Tokyo’s much-photographed bright lights and towering modern skyscrapers give way to small, residential roads where life feels intimate and well-paced, a rarity for such a big city.
In 2015, Monocle Magazine awarded Tokyo the accolade of the global city with the best quality of life, not bad for a city with a population pushing 14 million. They praised Tokyo for its safety, punctual and affordable public transport, plentiful open spaces and excellent culture.
Tokyo has 26 wards, the most international include the adjacent wards of Minato, Meguro and Shibuya. Within these wards the upmarket embassy area of Azabu, Roppongi, Aoyama and traditional Akasaka along with the bright lights of youthful Shibuya with part of the British International School all have larger apartments as well as direct access to the city centre.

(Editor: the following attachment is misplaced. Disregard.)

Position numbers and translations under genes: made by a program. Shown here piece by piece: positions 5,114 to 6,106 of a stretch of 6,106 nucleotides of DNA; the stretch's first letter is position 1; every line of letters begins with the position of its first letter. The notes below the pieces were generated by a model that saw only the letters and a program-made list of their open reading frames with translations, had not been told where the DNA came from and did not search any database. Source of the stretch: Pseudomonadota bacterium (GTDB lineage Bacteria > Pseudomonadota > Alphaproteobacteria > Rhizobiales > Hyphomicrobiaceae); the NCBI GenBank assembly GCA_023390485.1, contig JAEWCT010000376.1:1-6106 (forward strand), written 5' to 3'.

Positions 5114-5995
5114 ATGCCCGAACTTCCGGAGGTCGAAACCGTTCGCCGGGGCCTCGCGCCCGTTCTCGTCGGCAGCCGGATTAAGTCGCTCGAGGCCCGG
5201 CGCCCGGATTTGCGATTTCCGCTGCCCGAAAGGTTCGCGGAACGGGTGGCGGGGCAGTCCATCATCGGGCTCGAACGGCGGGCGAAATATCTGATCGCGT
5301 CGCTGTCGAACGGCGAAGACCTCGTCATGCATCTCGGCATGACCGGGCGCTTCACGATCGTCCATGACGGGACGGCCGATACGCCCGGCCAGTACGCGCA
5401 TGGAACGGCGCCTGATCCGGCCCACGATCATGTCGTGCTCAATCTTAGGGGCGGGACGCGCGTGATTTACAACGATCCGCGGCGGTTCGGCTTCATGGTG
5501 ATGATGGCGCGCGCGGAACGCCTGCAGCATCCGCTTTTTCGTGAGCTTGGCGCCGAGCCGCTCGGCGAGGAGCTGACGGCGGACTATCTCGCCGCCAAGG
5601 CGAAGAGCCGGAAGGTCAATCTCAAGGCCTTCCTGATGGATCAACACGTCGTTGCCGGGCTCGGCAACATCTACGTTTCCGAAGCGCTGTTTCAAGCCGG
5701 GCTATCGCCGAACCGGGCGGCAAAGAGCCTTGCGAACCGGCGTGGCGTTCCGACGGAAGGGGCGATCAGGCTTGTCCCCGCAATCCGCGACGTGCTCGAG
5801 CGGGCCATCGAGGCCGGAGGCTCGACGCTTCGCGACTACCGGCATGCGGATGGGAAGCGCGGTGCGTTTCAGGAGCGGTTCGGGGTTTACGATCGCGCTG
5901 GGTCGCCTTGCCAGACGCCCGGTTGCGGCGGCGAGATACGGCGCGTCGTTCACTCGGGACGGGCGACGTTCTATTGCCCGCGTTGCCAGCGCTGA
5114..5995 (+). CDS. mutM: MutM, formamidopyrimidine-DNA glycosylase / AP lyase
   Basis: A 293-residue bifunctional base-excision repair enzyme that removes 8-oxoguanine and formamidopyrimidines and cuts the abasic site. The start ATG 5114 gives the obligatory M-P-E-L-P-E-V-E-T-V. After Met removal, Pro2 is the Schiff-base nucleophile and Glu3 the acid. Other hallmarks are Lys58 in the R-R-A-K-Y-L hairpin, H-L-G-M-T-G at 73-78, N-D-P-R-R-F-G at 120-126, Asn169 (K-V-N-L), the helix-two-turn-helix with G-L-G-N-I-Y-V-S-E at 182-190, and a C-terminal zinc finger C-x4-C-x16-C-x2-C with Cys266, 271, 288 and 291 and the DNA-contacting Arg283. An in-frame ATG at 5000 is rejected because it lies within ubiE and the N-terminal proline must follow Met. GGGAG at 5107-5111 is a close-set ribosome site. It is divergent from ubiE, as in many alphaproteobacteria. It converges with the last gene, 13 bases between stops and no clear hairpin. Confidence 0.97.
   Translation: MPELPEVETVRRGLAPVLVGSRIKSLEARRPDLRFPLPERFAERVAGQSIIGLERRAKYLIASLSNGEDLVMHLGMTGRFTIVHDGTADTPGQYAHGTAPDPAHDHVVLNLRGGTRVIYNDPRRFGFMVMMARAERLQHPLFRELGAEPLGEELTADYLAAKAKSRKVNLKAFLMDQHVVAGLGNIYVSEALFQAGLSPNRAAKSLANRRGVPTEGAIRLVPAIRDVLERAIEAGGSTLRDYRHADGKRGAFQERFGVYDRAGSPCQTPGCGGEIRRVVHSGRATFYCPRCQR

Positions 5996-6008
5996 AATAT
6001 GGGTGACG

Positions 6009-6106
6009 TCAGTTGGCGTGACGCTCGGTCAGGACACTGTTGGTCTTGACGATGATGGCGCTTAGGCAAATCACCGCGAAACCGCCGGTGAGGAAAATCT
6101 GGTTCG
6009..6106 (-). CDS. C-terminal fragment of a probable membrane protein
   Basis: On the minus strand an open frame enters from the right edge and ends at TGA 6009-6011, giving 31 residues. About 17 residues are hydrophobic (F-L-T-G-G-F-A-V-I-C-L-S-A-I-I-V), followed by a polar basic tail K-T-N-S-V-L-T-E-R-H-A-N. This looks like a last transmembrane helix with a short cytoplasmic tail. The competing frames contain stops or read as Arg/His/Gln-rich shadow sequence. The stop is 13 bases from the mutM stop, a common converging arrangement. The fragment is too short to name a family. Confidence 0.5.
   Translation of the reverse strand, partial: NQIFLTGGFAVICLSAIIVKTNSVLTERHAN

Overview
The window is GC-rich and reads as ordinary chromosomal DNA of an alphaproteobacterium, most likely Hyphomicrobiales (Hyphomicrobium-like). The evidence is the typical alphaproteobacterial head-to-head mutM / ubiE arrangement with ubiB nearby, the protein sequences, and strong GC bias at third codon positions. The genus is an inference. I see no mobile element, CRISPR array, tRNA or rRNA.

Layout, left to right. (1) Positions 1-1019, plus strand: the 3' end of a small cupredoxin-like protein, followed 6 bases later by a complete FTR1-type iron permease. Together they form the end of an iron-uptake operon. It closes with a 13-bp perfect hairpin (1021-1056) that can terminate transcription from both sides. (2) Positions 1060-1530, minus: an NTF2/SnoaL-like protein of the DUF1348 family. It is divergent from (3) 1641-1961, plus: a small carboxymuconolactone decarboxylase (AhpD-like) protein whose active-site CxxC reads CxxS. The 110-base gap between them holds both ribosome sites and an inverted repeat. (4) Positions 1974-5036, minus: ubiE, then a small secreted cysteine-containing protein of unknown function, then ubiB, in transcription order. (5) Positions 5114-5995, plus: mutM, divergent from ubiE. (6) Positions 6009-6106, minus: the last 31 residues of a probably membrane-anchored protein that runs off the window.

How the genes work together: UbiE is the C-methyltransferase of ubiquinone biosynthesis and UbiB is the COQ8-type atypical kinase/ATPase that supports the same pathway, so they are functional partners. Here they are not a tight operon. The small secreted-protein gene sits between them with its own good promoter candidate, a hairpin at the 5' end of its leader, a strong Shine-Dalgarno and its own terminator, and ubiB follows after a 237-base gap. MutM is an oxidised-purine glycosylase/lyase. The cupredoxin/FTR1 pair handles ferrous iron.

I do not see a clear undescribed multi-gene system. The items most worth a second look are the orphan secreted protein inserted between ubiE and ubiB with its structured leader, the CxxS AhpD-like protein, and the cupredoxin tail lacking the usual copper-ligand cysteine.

Quiet Hiroo between buzzy Shibuya and Roppongi is also popular while Aoyama-Itchome next to Roppongi in Minato is a fashionable district, the long-term home for many established Japanese families. Nakano is Tokyo’s largest neighbourhood, a particularly densely packed yet still a much-loved place to live while Meguro is a central and established Downtown community.
Those who want more space can head to Seta or to Denenchoufu on the Tama River, a leafy town created from farmland in the 1900s and based on London’s Garden Squares.